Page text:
The polka is a fast, lively Central European dance and also a genre of dance music familiar throughout Europe and the Americas. It originated in the middle of the 19th century in Bohemia and is still a common genre in Czech and Slovakian folk music. Polka is still a very common folkmusic genre in Poland. In light classical music, many polkas were composed by both Johann Strauss I and his son Johann Strauss II; a couple of well-known ones were composed by Bedřich Smetana, and Jaromír Vejvoda, the author of "Škoda lásky" ("Roll Out the Barrel").

The name comes from the Czech word "půlka" – literally, "little half" – a reference to the short half-steps featuring in the dance. The word's familiar form has been influenced by the similarity to the Czech word "polka", meaning "Polish woman". [ [http://www.etymonline.com/index.php?search=polka&searchmode=none Online Etymology Dictionary, "polka"] ; [http://www.askoxford.com/concise_oed/polka Compact Oxford English Dictionary, "polka"] ] The name has led to the dance's origin being sometimes mistakenly attributed to Poland. It should also not be confused with the "polska", a Swedish audio|3-4_rhythm_metre_meter_time_measure.ogg|3/4-beat dance with Polish roots; cf. polka-mazurka. A related dance is the redowa. Polkas almost always have a audio|2-4_rhythm_metre_meter_time_measure.ogg|2/4 time signature. Popular music has also been parodied several times by Weird Al Yankovic in the style of polka.


There are various styles of contemporary polka. One of the types found in the United States is the North American "Polish-style polka," which has roots in Chicago; two sub-styles are the 'Chicago honky' (using clarinet and one trumpet) and 'Chicago push' featuring the accordion, Chemnitzer concertina, bass, drums, and (almost always) two trumpets. North American "Slovenian-style polka" is fast and features piano accordion, chromatic accordion, and/or diatonic button accordion; it is associated with Cleveland. In the USA, Slovenian-style is sometimes called "Eastern Style", associating it with the eastern US. North American "Dutchman-style" features an oom-pah sound often with a tuba, and has roots in the American Midwest. "Conjunto-style" polkas have roots in Northern Mexico, Texas, and is also called "Norteño". Traditional dances from this region reflect the influence of polka-dancing European immigrants. In the 1980s and 1990s, several bands began to combine polka with various rock styles (sometimes referred to as "punk polka"), "alternative polka", or "San Francisco-style". "Duranguense" polka from Durango is another Mexican type of music. This uses electric guitars, violins, drums, saxophones, trombones, keyboards, trumpets, tuba-keyboards or a bass guitar, and it is in a rapid beat. Artists like Grupo Montez De Durango, Alacranes Musical, Horoscopos De Durango, Conjunto Atardecer, K-paz De La Sierra are well known to the genre. Irish traditional music has also adopted the polka into its repertory, and there it has come into its own distinct flavor.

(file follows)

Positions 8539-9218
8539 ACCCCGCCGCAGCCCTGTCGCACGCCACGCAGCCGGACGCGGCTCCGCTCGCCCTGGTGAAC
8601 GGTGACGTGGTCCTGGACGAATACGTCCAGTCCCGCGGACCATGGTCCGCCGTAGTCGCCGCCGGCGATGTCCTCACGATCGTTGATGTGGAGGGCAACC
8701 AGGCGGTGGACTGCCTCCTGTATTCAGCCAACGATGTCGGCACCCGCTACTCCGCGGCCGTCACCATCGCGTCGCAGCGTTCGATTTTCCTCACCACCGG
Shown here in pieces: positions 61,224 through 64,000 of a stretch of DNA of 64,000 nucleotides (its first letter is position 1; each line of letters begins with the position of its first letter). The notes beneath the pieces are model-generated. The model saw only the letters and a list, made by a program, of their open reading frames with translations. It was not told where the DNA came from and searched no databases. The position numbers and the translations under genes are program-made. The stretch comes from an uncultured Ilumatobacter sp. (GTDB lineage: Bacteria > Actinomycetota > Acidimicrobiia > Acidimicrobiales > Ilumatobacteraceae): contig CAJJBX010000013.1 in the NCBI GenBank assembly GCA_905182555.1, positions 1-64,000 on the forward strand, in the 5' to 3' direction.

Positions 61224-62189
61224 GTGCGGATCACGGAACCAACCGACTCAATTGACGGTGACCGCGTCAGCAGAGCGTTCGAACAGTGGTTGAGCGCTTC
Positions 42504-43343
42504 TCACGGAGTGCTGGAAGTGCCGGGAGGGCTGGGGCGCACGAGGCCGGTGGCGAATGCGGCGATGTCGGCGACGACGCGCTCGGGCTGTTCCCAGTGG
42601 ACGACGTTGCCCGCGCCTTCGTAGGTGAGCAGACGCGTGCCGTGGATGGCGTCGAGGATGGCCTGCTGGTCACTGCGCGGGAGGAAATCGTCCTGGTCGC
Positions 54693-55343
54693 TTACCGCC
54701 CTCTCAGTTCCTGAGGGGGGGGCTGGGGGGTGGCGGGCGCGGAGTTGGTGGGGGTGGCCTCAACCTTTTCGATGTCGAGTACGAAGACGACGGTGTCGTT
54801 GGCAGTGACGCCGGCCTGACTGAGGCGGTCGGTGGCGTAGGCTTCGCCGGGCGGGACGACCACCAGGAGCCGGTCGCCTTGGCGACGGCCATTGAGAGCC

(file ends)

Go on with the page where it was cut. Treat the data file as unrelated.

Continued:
There also exist Peruvian polcas (becoming very popular in Lima). In the pampas of Argentina, the "polca" has a very very fast beat with a 3/4 compass. Instruments used are: acoustic guitar (usually six strings, but sometimes seven strings), electric or acoustic bass (sometimes fretless), accordion (sometimes piano accordion, sometimes button accordion), and sometimes some percussion is used. The lyrics always praise the gaucho warriors from the past or tell about the life of the gaucho campeiros (provincial gauchos who keep the common way).

The polka in the classical repertoire

Bedřich Smetana incorporated the polka in his opera "The Bartered Bride" ( _cz. Prodaná nevěsta) and in particular, Act 1.

While the polka is Bohemian in origin, most dance music composers in Vienna (the capital of the vast Habsburg Austro-Hungarian Empire, which was the cultural centre for music from all over the empire) composed polkas and included the dance in their repertoire at some point of their career. The Strauss family in Vienna for example, while probably better-known for their waltzes also composed polkas which have survived obscurity. Josef Lanner and other Viennese composers in the 19th century also wrote many polkas to satiate the demands of the dance music-loving Viennese. In France, another dance-music composer Emile Waldteufel also wrote many polkas in addition to his chief profession of penning waltzes.